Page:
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Living The Island Life: Grand Cayman

Read on for a guide that will fill the days of your next island visit with Michelin-worthy meals, world-class art, and adventures beyond the expected.

It's a winning combination that makes for so much more than meets the eye. Sure, Grand Cayman has plenty of the requisite luxury resorts lining its stunning Seven Mile Beach, but that's only the beginning. Because this island has taste — in everything from food to art and fashion. It even has a novel perspective on how the great outdoors should be done (hint: it's much more than beaches). Read on for a guide that will fill the days of your next island visit with Michelin-worthy meals, world-class art, and adventures beyond the expected.

Culinary Wonders

Think the Caribbean is all Jerk and conch (as if that would be so bad)? Think again. Just ask Eric Ripert, chef extraordinaire of New York City’s three-Michelin-star restaurant Le Bernardin — and the mastermind behind the Cayman Cookout. Now in its 15th year, the event — held every January at the Ritz-Carlton, Grand Cayman — is a veritable who’s who of haute cuisine, with celebrity chefs (to name a few: José Andrés, Emeril Lagasse, and Kwame Onwuachi) descending on the island to eat, drink, cook, and be merry in over-the-top experiences like a private-jet day trip to Jamaica hosted by Ripert himself, plus cooking demos and a star-studded gala.

No matter what time of year you come to Grand Cayman, you can catch Ripert’s culinary creations at Blue, his restaurant at the Ritz-Carlton­ — and the island’s most coveted reservation since 2005. The elegant dining room plays host to an ever-changing tasting menu, where dishes like tuna foie gras and bread-crusted queen snapper demonstrate Ripert’s inimitable talents — and the Cayman Islands’ exceptional gastronomic bounty.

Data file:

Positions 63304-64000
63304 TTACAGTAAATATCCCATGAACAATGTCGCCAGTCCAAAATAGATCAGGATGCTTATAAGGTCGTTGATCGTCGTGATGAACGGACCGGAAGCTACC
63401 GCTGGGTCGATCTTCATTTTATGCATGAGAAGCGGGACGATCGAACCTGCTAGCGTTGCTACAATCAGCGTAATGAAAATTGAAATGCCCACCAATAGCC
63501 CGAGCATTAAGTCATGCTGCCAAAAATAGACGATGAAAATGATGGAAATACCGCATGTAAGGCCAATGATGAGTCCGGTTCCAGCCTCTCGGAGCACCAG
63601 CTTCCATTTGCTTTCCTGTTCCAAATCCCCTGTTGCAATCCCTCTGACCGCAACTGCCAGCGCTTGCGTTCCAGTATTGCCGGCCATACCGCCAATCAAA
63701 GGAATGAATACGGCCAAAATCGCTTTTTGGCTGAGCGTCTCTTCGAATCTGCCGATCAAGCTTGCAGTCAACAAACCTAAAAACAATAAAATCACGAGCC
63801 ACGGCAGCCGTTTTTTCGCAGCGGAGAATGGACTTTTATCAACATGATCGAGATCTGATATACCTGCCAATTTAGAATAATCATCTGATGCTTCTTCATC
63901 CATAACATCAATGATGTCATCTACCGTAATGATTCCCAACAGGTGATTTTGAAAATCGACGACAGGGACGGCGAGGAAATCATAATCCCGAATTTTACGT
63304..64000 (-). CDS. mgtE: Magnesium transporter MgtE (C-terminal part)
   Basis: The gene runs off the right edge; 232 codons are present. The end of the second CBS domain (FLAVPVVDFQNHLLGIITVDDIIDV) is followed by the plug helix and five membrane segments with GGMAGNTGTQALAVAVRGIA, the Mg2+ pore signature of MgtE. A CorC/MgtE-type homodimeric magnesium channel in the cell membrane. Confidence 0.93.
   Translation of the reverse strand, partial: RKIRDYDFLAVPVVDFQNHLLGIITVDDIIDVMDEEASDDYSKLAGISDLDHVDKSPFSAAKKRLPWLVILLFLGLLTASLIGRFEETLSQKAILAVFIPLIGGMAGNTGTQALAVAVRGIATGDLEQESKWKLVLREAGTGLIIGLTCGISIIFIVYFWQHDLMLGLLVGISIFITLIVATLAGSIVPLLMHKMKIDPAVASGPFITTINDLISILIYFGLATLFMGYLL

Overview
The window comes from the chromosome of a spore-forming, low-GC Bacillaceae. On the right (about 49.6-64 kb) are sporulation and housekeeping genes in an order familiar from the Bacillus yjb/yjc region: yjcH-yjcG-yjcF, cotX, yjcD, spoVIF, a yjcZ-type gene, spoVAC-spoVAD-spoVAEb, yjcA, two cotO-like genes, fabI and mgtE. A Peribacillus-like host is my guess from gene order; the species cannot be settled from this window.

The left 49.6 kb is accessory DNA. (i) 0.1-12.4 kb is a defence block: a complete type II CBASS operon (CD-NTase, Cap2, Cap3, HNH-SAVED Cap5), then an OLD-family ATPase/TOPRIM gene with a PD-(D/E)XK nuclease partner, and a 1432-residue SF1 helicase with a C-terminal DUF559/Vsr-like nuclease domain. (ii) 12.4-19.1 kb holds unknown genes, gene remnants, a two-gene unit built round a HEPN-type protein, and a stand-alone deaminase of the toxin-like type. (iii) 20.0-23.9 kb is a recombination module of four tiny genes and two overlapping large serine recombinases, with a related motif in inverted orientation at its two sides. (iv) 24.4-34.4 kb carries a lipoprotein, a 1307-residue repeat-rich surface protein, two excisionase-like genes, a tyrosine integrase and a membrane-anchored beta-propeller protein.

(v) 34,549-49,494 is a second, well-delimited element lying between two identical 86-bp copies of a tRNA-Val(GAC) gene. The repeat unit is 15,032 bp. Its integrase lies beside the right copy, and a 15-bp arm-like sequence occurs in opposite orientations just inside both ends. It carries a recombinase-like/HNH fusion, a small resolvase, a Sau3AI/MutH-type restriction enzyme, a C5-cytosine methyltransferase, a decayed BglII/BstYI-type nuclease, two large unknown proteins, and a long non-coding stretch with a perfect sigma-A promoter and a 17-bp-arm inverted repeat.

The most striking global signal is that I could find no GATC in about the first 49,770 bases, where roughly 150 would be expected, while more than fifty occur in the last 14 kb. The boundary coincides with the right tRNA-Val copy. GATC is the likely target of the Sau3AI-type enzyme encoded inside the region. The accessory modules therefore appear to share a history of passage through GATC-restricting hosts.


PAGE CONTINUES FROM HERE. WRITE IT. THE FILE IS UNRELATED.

Venture to the capital of George Town and you’ll find plenty of options for seaside dining, but the newest spot in town, Ms. Piper’s Kitchen + Garden, is easily the most fun. Set amid a charming cottage and beachfront lawn lined with pretty pink umbrellas, the tropical café combines flavors from around the world with a decidedly island flair. Sip on limoncello lemonade or a berry Negroni in the garden, then indulge in grilled branzino, risotto Milanese, or Korean ribs with pineapple in the dining room.

The appeal of Rum Point Club is obvious: It’s the rum, which you’ll find in everything from the Colada Colada to the Rumslide. (Curiously, the Mudslide, made with vodka, was also invented here). However you drink the Caribbean’s signature spirit, you can do it with toes in the sand and island barbecue in hand while watching the sunset over the pier. For the best arrival to this waterfront gem, ask your Exclusive Resorts concierge to book a charter boat.  

In West Bay, Le Petit Bar is a cozy bolthole where wine is serious business. The lengthy list — curated by sommelier Christian Esser — tops more than 200 labels, all of which pair exceptionally with elevated Caymanian dishes like wahoo crudo and seafood charcuterie.